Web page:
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Colorado Springs Municipal Court

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Colorado Springs Municipal Court

At one point or another, you may find yourself dealing with some sort of legal issue, often due to a speeding ticket or some other type of minor infraction. However, as a result of this legal issue, you may end up in Colorado Springs Municipal Court. Yet, even though people in the area may have heard of this court, many do not know actually what this court is or what types of cases are heard there.

Here, we will go over everything you need to know about Colorado Springs Municipal Court. Specifically, the types of cases it hears, why you would have to go there, and how a Colorado Springs criminal defense attorney can help if you have been summoned to appear in front of this court.

COLORADO SPRINGS MUNICIPAL COURT IMPORTANT INFORMATION

The Colorado Springs Municipal Court is located in the Robert M. Isaac Municipal Court Building, 224 East Kiowa Street, Colorado Springs, Colorado. The court hours are Monday through Friday, 8 am to 5 pm. However, if you have any questions or would like further information about the court itself, you can visit their website, call 719-385-5922 or email the court at MunicipalCourtViolations@ColoradoSprings.Gov. Keep in mind that it will often take the court staff 24 hours to return your emails or phone messages.

On the other hand, if you are required to be at the courthouse for an appearance, you will want to make sure you leave yourself ample time to get through security. This is because, before you can head to your specific location, you will need to first walk through a security scanner. Once through, you will enter the double doors into the court lobby, where you will be greeted by a court employee who can help you find where you need to go. In addition, you can also use the scrolling monitors located in the lobby to help you find the courtroom in which you are scheduled to appear. However, please note that you must check in with the clerk once you arrive in the courtroom. They will let you know what to do from there.

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WHEN WOULD I NEED TO GO TO COLORADO SPRINGS MUNICIPAL COURT?

Generally, those who commit a minor criminal offense will be summoned to Municipal Court. These minor offenses include writing shoplifting, petty disorderly conduct, motor vehicle infractions, or a simple assault.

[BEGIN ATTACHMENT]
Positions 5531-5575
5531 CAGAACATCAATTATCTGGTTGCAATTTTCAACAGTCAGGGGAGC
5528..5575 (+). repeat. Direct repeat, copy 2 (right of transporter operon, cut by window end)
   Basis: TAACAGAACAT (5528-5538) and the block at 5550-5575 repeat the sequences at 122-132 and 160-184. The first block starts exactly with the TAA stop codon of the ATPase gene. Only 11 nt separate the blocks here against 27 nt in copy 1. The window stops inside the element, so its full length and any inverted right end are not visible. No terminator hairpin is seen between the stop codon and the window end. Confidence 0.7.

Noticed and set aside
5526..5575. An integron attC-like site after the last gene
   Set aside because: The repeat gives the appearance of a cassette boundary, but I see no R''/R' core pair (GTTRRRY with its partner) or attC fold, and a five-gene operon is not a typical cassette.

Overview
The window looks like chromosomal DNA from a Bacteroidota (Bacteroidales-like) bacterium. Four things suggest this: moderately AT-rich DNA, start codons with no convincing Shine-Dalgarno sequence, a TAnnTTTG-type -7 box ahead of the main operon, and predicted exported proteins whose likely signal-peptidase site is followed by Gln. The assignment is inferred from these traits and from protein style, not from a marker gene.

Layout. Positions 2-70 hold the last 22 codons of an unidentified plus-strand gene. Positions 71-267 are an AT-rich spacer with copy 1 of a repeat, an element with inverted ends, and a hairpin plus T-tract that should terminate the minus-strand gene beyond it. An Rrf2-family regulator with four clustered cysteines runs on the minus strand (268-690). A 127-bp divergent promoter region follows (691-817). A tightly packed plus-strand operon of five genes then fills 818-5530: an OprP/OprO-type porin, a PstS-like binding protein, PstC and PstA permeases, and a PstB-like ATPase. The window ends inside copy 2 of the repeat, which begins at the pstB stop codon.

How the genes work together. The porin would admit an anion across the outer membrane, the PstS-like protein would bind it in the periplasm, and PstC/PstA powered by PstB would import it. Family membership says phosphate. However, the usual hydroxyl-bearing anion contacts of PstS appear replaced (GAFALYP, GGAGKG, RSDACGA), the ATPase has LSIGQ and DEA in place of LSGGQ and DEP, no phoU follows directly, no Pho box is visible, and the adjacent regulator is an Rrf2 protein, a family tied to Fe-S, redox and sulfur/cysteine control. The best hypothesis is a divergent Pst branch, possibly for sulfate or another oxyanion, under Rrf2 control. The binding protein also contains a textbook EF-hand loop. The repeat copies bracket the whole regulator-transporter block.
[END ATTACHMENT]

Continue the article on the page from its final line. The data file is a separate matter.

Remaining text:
In addition, you will also know you need to go to Colorado Springs Municipal Court if you received a summons written by a Colorado Springs Police Officer, it had a blue horizontal color bar at the bottom, and it indicated you need to appear at 224 East Kiowa. If any of these details are present, you will know that you have received a Municipal Court Charge.

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HOW CAN AN ATTORNEY HELP ME IN COLORADO SPRINGS MUNICIPAL COURT?

If you have been summoned by the Colorado Springs Municipal Court, you may want to retain an experienced criminal defense attorney to represent you as soon as possible. These attorneys can not only investigate your incident and gather the necessary evidence needed to defend your case, but they can also advise you on potential plea deals and help you understand what this legal process involves. Additionally, your attorney may be able to go to court for you on more minor cases which saves you from having to take off work or deal with the added stress of attending court.

Colorado criminal procedure

  • Arrest or
    Summons
    01

    Arrest or
    Summons

    The process begins with either an arrest or a summons. The accused is either arrested or served with paperwork summoning them to appear in court. During an arrest, Miranda rights may or may not be read to you. Officers are only required to recite your rights if they intend to question you about potentially incriminating things.

  • Bond Hearing
    02

    Bond Hearing

    In most cases, you're entitled to have a reasonable bond set after you've been arrested. In situations involving domestic violence, the police will request input from the victim before setting a bond. Bonds are set to ensure that a person appears in court at their court dates. If they don’t show up, they forfeit the money that was paid for the bond.

  • Advisement of
    Charges
    03

    Advisement of
    Charges

    Whether you are arrested or given a summons to appear, the court must make sure you understand what crimes you are being accused of committing. This is called advisement of charges. The District Attorney will detail the specific charges against you, and the Judge has to make sure you understand what possible penalties are associated with that charge in the state.

  • Preliminary Hearing
    (for Higher Felony
    Charges)
    04

    Preliminary Hearing
    (for Higher Felony
    Charges)

    A preliminary hearing is a way for your defense attorney to challenge the District Attorney’s right to bring charges against you by making them prove that there is reason to believe you committed a crime. The Judge is not deciding your guilt or innocence, but rather whether or not there is probable cause to charge you with the crime in question.

  • Pretrial Conference /
    Disposition
    Hearing
    05

    Pretrial Conference /
    Disposition
    Hearing

    This court date comes after your attorney has reviewed all of the reports and evidence in your case. Here’s where your attorney will engage in plea negotiations with the DA. If they can reach an agreement on the case, you may be able to take a plea bargain. If they cannot reach a resolution, your case will be set for an arraignment or trial date.

  • Arraignment
    06

    Arraignment

    An arraignment is the final date for you to decide how you choose to plea. Guilty or not guilty. If you plead guilty, then the case is set for a sentencing date. If you plead not guilty, you and your attorney will then set the case for trial.

  • Motions Hearing
    07

    Motions Hearing

    A motion hearing is when an attorney makes a request that requires a decision from the judge. For example, motions to suppress evidence or statements. These motions can limit the information that goes before a jury if it benefits your case, and there are legal grounds for doing so.